NEW YORK – Still in its early stages, the “verticalization” of search to industry-specific engines is beginning to be evident, particularly in the online shopping category, according to data released by Hitwise at the Search Engine Strategies conference in New York.
The company, which monitors 10 million Internet users in the U.S. and over 25 million worldwide, as well as over 500,000 businesses, identified the online shopping category as the clearest indication of the trend.
According to Hitwise analysis, as the market share of shopping search engines has grown over the past 15 months, the percentage of traffic driven to them from major search engines has increased along an almost identical growth curve, said Bill Tancer, Hitwise’s VP of Research.
“Over time, as users grow more sophisticated, they appear to be turning to shopping search sites for their comparison shopping and other online buying needs,” Tancer said. “In the shopping classifieds category, we are beginning to see signs of cannibalization of traffic away from the major search engines as overall search traffic grows.”‘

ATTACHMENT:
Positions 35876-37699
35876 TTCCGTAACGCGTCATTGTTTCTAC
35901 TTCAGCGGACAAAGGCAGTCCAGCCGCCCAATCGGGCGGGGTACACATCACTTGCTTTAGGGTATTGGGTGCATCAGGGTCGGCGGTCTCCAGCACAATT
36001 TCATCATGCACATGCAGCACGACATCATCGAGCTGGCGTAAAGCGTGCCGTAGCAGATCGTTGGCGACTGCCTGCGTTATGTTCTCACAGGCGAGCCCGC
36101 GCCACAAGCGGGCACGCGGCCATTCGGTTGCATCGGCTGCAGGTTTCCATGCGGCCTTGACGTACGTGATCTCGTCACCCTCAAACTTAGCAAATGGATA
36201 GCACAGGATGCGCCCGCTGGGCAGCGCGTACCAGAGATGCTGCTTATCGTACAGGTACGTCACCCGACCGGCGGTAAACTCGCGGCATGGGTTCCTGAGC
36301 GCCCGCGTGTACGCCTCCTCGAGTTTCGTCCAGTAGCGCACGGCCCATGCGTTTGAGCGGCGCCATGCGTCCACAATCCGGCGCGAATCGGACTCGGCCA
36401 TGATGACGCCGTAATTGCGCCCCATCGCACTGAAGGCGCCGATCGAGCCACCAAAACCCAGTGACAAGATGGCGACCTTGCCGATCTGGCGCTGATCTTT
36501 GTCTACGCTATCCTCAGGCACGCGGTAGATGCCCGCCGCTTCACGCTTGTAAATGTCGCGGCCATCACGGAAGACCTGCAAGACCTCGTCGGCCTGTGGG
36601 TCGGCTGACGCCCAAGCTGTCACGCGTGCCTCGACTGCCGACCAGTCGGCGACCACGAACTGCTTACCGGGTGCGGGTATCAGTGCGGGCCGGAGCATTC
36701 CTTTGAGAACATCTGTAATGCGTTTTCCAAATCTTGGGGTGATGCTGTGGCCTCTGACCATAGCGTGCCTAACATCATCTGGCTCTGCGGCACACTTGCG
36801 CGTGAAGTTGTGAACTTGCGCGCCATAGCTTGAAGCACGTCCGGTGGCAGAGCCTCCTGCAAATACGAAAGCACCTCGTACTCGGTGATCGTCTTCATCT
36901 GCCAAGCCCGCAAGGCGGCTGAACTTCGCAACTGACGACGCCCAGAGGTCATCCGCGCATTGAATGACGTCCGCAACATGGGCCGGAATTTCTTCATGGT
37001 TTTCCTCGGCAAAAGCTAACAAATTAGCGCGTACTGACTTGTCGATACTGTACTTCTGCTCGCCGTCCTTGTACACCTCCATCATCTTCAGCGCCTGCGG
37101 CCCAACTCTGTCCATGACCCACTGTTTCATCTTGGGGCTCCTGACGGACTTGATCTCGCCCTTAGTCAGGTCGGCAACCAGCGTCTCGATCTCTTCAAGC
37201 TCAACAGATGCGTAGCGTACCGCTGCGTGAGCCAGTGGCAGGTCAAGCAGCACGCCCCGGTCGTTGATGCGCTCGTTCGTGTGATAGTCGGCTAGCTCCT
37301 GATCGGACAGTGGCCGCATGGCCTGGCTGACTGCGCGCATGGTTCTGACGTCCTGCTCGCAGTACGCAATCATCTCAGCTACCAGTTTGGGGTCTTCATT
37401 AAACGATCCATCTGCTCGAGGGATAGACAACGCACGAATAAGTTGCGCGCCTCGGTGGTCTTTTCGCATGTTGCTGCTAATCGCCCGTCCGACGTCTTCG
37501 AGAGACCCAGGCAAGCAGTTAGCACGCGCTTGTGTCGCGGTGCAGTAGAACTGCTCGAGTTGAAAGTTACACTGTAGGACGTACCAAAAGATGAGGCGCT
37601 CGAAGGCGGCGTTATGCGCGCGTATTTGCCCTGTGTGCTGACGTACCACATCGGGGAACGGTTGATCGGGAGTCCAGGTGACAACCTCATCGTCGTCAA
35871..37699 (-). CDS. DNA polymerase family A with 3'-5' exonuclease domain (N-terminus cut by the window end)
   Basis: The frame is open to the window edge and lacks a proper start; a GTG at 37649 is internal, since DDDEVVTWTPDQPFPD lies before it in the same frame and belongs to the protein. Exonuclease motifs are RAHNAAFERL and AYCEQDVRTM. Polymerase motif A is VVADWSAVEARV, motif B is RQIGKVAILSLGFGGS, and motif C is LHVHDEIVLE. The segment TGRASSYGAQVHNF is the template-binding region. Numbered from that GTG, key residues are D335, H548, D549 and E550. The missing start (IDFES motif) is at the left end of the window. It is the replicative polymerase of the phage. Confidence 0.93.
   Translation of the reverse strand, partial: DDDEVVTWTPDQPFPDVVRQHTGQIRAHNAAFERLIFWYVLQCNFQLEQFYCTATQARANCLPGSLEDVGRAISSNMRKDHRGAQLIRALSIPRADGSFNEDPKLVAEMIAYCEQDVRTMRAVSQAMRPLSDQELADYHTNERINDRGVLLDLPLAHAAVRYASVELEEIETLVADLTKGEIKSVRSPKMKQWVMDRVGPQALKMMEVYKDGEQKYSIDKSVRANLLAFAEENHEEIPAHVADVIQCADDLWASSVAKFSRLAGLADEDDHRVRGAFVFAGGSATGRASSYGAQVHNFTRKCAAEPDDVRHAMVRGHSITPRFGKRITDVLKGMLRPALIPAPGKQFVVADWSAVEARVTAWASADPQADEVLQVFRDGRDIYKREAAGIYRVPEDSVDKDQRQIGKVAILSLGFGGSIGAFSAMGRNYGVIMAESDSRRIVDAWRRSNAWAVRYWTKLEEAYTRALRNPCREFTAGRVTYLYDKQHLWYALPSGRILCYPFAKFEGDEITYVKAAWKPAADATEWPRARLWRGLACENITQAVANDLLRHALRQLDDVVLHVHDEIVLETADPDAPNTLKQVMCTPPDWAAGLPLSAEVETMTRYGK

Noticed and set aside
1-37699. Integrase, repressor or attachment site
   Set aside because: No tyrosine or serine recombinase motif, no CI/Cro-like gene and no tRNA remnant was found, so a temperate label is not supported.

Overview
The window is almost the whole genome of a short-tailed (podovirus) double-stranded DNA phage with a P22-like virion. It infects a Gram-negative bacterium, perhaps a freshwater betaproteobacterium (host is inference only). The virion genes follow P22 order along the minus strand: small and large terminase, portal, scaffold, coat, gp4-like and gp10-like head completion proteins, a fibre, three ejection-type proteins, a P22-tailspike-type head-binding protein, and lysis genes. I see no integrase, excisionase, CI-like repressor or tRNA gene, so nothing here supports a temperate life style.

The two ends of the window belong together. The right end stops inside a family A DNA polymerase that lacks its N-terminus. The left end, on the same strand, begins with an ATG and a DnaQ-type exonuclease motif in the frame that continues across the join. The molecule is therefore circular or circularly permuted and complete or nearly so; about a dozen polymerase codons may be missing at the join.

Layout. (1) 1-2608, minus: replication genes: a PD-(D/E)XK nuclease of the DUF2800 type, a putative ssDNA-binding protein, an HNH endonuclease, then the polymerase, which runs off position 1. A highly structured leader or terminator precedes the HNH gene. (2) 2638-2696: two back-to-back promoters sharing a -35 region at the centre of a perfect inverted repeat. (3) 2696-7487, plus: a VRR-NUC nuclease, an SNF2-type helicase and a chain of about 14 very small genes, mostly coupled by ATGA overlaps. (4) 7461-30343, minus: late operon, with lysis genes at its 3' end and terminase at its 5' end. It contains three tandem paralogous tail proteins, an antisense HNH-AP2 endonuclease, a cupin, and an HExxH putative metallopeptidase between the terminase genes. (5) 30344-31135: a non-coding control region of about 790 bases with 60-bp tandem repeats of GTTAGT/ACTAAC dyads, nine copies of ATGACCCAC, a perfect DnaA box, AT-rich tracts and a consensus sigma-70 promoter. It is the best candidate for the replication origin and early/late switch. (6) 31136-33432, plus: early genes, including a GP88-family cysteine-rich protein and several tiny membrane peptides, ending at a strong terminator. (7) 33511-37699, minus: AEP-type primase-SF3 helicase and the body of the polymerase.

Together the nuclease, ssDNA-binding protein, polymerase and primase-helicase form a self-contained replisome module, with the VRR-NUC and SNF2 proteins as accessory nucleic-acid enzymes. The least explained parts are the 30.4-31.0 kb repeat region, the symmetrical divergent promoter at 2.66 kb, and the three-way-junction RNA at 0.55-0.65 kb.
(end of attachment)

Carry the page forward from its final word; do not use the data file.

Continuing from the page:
Tancer believes that searchers are beginning their efforts at major search engines, then peeling away to more vertical destinations when their needs aren’t satisfied.
The pattern appears to substantiate the conclusions of a recent study by JupiterResearch that growth in search over the next five years will be driven by four primary verticals, including retail, financial services, travel, and media and entertainment. That study found that 79 percent of overall search volume was already concentrated in those four sectors in 2004.
Measured in volume of searches, Hitwise estimates Google’s market share of search at 55.5 percent, Yahoo with 30.8 percent, and MSN with just 6.6 percent. Those findings differed from a report released by Nielsen//NetRatings on the same day. That study assessed Google’s market share at a more modest 47 percent, with Yahoo at 21 percent and MSN at 13 percent, roughly double the Hitwise estimate.
Header bidding is a programmatic technique that allows publishers to offer their inventory through multiple ad exchanges before they serve up ads from their ad server.
YouTube is said to be preparing new non-video features that will allow content creators to interact with their viewers through photos, text posts, links and polls.
Few digital terms are as dirty as clickbait. It's the scourge of the web, and Facebook recently announced a News Feed update aimed at reducing the prevalence of clickbait headlines on its service.
The website of National Public Radio (NPR), npr.org, receives upwards of 30 million unique visitors each month, but as of next Tuesday, ... read more